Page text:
LOS ANGELES (Reuters) - Horror comedy "Get Out," the hit movie with a racial twist, led nominations on Thursday for the MTV Movie and TV Awards in a list that dispenses with gender classifications and pits film, television and streaming shows against each other.
"Get Out," written and directed by comedian Jordan Peele, earned six nominations including for movie of the year, best actor for star Daniel Kaluuya, best villain and a new category called "best fight against the system."
Previously known as the MTV Movie Awards, the youth-orientated network widened the categories of its annual show to include television for the first time. This year's show will air live from Los Angeles on May 7 and will be hosted by Adam DeVine of the "Pitch Perfect" movies and Comedy Central's "Workaholics" series.
"We’re living in a golden age of content, and great storytelling and characters resonate regardless of whether you’re watching it in a theater or on TV," Chris McCarthy, president of MTV, said in a statement.
MTV, known for its irreverent awards shows, also replaced its former best actor and actress categories with the all-embracing, gender-neutral "best actor in a movie" and "best actor in a show."
The changes produced a list of nominations on Thursday that included "Game of Thrones" star Emilia Clarke competing for best actor in a show against Donald Glover of "Atlanta" and Mandy Moore from "This is Us."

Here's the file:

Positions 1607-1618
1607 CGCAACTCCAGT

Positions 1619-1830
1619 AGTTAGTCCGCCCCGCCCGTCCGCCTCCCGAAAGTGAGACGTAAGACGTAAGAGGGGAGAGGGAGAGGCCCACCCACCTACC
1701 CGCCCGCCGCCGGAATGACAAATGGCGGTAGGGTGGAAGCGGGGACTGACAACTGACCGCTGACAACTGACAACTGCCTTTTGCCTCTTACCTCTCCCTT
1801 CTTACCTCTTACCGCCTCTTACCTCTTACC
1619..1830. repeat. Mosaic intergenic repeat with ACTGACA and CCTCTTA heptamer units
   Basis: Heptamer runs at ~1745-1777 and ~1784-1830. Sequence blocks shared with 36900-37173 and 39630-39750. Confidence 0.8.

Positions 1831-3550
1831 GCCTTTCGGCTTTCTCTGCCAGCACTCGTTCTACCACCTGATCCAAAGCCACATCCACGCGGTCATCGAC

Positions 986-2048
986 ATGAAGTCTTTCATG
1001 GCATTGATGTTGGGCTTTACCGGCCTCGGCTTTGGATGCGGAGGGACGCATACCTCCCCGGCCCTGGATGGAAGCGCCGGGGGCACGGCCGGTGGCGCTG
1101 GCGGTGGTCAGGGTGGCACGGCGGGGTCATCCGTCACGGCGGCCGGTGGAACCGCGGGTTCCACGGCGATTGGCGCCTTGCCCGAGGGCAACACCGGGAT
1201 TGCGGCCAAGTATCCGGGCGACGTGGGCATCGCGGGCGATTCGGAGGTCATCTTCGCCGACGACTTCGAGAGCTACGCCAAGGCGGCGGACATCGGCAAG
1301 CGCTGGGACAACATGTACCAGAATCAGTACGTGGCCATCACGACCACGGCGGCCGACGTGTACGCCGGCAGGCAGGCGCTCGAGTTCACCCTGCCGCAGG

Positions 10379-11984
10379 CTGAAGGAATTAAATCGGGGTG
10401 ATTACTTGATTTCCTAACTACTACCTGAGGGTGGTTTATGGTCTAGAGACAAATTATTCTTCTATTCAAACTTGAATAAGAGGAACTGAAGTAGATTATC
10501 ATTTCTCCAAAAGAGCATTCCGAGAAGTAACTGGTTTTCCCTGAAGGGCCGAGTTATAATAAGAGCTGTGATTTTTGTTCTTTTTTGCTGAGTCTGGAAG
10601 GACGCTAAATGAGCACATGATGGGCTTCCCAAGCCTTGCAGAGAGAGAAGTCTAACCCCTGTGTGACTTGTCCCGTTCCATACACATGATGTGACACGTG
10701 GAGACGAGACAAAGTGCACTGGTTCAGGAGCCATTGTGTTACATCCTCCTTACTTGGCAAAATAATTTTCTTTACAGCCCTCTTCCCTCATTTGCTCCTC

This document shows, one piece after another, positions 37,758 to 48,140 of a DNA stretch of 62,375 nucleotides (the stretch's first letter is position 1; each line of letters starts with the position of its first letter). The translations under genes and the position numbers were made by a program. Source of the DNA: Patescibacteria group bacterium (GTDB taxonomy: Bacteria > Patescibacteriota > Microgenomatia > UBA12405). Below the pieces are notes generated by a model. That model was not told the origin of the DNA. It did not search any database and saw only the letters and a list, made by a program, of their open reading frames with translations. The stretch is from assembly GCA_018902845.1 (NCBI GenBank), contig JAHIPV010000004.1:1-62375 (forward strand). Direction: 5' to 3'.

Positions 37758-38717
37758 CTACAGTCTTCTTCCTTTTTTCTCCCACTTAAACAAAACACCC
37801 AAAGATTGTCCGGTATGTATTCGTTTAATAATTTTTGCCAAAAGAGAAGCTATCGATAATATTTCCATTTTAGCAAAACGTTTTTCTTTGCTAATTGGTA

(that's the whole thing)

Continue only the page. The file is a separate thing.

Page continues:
The fan favorite best kiss category included nods for the gay teen embrace between Ashton Sanders and Jharrel Jerome in the Oscar-winning movie "Moonlight," and for Taraji P. Henson and Terrence Howard from TV hip-hop industry drama "Empire."
Other key nominations included movie "Beauty and the Beast" and Netflix sci-fi horror show "Stranger Things," with four nods each. Scoring three nominations each were TV shows "Atlanta," "Game of Thrones" and "This is Us," along with movies "Hidden Figures," "Logan" and "Moonlight."
The MTV awards show features the stars of blockbuster productions and has established itself as a laid-back antidote to Hollywood's awards season, which tends to honor more serious fare. Winners are chosen by fans voting online.
New categories this year include best American story, for a TV show or movie that showcases America at its "open and diverse" best. MTV said "best fight against the system" (formerly best fight) will recognize the TV show or movie whose characters exemplify a fight "against a system that tries to keep them down."
(Reporting by Piya Sinha-Roy and Jill Serjeant; Editing by Matthew Lewis)